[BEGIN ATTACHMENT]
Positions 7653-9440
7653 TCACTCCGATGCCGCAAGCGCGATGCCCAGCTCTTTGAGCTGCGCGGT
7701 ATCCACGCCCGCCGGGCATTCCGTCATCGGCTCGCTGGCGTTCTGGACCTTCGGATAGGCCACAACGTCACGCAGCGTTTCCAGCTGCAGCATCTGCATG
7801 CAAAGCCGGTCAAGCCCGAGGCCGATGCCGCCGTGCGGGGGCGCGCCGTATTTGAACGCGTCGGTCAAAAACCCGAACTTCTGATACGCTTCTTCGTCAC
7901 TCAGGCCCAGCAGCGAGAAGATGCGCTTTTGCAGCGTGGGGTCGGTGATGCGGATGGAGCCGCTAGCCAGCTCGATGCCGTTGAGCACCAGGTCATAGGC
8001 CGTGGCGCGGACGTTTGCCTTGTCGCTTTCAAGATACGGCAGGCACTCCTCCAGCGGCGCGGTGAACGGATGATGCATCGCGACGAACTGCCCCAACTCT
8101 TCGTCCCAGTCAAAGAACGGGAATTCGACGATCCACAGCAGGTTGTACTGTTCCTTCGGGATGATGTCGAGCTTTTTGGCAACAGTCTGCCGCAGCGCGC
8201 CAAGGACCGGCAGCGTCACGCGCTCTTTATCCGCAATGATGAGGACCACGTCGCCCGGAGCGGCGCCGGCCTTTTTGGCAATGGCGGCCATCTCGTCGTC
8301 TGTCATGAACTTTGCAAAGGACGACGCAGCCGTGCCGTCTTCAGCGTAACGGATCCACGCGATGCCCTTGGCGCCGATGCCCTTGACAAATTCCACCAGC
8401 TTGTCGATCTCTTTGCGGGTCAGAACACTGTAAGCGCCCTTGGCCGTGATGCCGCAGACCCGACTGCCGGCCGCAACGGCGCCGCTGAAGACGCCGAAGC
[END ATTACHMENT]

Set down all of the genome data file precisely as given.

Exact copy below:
Positions 7653-9440
7653 TCACTCCGATGCCGCAAGCGCGATGCCCAGCTCTTTGAGCTGCGCGGT
7701 ATCCACGCCCGCCGGGCATTCCGTCATCGGCTCGCTGGCGTTCTGGACCTTCGGATAGGCCACAACGTCACGCAGCGTTTCCAGCTGCAGCATCTGCATG
7801 CAAAGCCGGTCAAGCCCGAGGCCGATGCCGCCGTGCGGGGGCGCGCCGTATTTGAACGCGTCGGTCAAAAACCCGAACTTCTGATACGCTTCTTCGTCAC
7901 TCAGGCCCAGCAGCGAGAAGATGCGCTTTTGCAGCGTGGGGTCGGTGATGCGGATGGAGCCGCTAGCCAGCTCGATGCCGTTGAGCACCAGGTCATAGGC
8001 CGTGGCGCGGACGTTTGCCTTGTCGCTTTCAAGATACGGCAGGCACTCCTCCAGCGGCGCGGTGAACGGATGATGCATCGCGACGAACTGCCCCAACTCT
8101 TCGTCCCAGTCAAAGAACGGGAATTCGACGATCCACAGCAGGTTGTACTGTTCCTTCGGGATGATGTCGAGCTTTTTGGCAACAGTCTGCCGCAGCGCGC
8201 CAAGGACCGGCAGCGTCACGCGCTCTTTATCCGCAATGATGAGGACCACGTCGCCCGGAGCGGCGCCGGCCTTTTTGGCAATGGCGGCCATCTCGTCGTC
8301 TGTCATGAACTTTGCAAAGGACGACGCAGCCGTGCCGTCTTCAGCGTAACGGATCCACGCGATGCCCTTGGCGCCGATGCCCTTGACAAATTCCACCAGC
8401 TTGTCGATCTCTTTGCGGGTCAGAACACTGTAAGCGCCCTTGGCCGTGATGCCGCAGACCCGACTGCCGGCCGCAACGGCGCCGCTGAAGACGCCGAAGC